“Tiernan collapsed on the floor and stopped breathing and I gave him CPR while my daughter continued talking to the paramedics, but he died before he got to hospital. Losing Tiernan has left a big hole in our lives.

 “As a mum who has lost a child to an asthma attack, I don’t want any other parent to go through what we have, which is why I’m campaigning for better basic care. Mums often tell me that doctors are brushing aside their worries about their children’s asthma and they aren’t being given what they need.

“Doctors and nurses need to give asthma patients the care they need. Asthma sufferers also need to help themselves too and make sure they take their asthma seriously, see their asthma nurse and have a proper written asthma action plan.”

Dr Andy Whittamore, is a practising GP and Asthma UK’s Clinical Lead. He says:

“There are many healthcare professionals providing exemplary care for people with asthma under very difficult conditions. As a GP, I understand the pressure the NHS is under but if people with asthma don’t get basic care it could mean they end up in A&E or are at risk of dying from an asthma attack.

“Doctors and nurses need to do basic care well and patients need to attend their appointments. It is also critical that local health areas across the UK invest properly in asthma care to prevent more people dying unnecessarily from asthma attacks.”



For further information, please contact:

Cat Jones – 0207 786 4933,

Hannah Jowett – 0207 786 4951,

For more information, please contact the Asthma UK media team on, 020 7786 4949 (during office hours) or 07951 721393 (outside of office hours).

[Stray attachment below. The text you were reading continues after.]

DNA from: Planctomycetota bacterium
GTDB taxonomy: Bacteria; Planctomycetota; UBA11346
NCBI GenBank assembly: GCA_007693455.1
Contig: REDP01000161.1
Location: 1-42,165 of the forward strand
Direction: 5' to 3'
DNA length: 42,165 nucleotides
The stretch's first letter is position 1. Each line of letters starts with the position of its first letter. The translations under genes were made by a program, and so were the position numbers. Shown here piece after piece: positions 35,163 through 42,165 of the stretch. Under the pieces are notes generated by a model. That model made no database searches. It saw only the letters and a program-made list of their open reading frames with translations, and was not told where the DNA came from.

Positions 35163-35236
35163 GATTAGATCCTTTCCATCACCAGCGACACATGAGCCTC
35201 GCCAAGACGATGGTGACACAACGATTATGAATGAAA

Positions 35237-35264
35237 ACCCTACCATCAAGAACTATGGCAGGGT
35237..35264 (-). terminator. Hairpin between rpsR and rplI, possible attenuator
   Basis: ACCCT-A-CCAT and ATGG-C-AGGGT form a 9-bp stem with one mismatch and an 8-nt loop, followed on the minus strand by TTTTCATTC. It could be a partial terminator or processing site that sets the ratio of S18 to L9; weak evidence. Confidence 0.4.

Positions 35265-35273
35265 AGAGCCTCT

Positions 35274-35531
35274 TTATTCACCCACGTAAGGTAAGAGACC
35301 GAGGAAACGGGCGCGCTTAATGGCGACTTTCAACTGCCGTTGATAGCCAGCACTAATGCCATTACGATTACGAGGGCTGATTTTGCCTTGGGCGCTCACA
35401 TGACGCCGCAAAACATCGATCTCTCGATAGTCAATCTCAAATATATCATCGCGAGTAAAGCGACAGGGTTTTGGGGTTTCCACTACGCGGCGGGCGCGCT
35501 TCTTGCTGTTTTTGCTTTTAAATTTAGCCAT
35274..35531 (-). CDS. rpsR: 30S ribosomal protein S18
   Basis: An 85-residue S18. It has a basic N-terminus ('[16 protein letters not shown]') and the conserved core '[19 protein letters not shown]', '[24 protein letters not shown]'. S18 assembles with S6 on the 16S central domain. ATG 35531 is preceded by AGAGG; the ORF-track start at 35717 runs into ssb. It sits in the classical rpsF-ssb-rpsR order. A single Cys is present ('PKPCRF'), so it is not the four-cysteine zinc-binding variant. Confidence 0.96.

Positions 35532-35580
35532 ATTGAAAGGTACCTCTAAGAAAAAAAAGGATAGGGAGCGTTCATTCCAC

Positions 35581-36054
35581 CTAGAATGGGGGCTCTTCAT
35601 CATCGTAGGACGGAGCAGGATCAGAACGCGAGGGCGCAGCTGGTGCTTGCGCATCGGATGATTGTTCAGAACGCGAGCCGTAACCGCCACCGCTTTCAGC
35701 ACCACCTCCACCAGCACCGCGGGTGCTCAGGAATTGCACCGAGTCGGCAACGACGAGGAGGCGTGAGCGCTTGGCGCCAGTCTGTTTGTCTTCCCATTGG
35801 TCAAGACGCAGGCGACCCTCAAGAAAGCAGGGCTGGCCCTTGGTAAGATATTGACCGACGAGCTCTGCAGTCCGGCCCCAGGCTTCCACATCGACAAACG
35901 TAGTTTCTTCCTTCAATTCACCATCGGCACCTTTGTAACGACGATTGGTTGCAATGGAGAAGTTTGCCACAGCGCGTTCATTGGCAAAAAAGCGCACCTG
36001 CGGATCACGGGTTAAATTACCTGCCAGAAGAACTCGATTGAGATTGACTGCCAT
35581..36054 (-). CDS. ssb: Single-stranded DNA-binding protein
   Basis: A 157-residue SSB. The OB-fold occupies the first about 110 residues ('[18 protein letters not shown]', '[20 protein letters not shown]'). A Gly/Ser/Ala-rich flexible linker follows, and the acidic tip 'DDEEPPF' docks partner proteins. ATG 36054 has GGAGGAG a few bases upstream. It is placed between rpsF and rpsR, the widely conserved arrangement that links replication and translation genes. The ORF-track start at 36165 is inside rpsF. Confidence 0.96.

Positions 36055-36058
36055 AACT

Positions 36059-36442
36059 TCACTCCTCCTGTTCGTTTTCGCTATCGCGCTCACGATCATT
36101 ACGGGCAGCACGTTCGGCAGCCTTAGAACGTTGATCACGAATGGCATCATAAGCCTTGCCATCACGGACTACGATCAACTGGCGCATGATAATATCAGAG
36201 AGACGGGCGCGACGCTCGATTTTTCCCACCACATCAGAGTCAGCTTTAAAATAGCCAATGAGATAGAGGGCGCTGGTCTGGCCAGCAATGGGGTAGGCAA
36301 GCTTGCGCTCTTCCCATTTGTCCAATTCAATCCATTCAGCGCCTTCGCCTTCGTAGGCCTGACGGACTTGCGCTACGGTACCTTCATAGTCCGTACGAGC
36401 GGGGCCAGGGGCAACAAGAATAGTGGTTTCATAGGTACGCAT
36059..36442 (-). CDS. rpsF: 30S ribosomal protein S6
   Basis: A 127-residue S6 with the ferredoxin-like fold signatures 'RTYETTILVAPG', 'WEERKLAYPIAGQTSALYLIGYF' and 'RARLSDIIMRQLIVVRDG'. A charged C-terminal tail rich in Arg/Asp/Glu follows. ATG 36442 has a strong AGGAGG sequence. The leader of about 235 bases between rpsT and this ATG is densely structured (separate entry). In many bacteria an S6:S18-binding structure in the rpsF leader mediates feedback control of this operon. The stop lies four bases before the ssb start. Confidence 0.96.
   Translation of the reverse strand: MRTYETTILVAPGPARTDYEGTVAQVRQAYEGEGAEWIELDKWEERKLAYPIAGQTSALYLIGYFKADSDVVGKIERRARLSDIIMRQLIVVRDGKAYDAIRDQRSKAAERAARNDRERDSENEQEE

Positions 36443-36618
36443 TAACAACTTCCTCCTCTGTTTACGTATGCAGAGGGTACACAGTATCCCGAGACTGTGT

Notes to editors

*Falling Through the Gaps: Why more people need basic asthma careincluded a survey of 7,611 people with asthma across the UK. To estimate that more than 800,000 people in the UK with asthma may be experiencing poor care, we applied the proportion of people in the survey who said they had poor primary care (15.2%) to the UK asthma population which is 5.4 million.

To estimate the number of people with asthma in the UK who are not getting basic care, we applied the proportion of people in the survey who said they did not get basic care (65%) and applied it to the UK asthma population 5.4million which is 3,510,000

Estimate from Health surveys. (Health survey for England, 2001; Scottish Health survey, 2003; Welsh Health survey, 2005/06; Northern Ireland Health and Wellbeing survey, 2005/06. Data accessed via UK Data Service).

** Basic care as outlined in BTS/SIGN and NICE guidelines for asthma. Link to come from Andrew.,

*** Death registrations in England and Wales, Office for National Statistics, Office for National Statistics (ONS) – England & Wales, Northern Ireland Statistics & Research Agency (NISRA), National Records of Scotland (NRS); Calculated from 4 year average: 2013-2016

**** Royal College of Physicians, Why Asthma Still Kills: The National Review of Asthma Deaths (NRAD), May 2014,

***** Asthma UK’s helpline received 351 calls from people who were unhappy with the advice they had been given or unable to access a GP (April – September 2017). In 2016, for the same time period, it received 335.

About Asthma UK

Asthma UK’s mission is to stop asthma attacks and cure asthma. We do this by funding world leading research, campaigning for improved care and supporting people to reduce their risk of a potentially life-threatening asthma attack. For more information about asthma please visit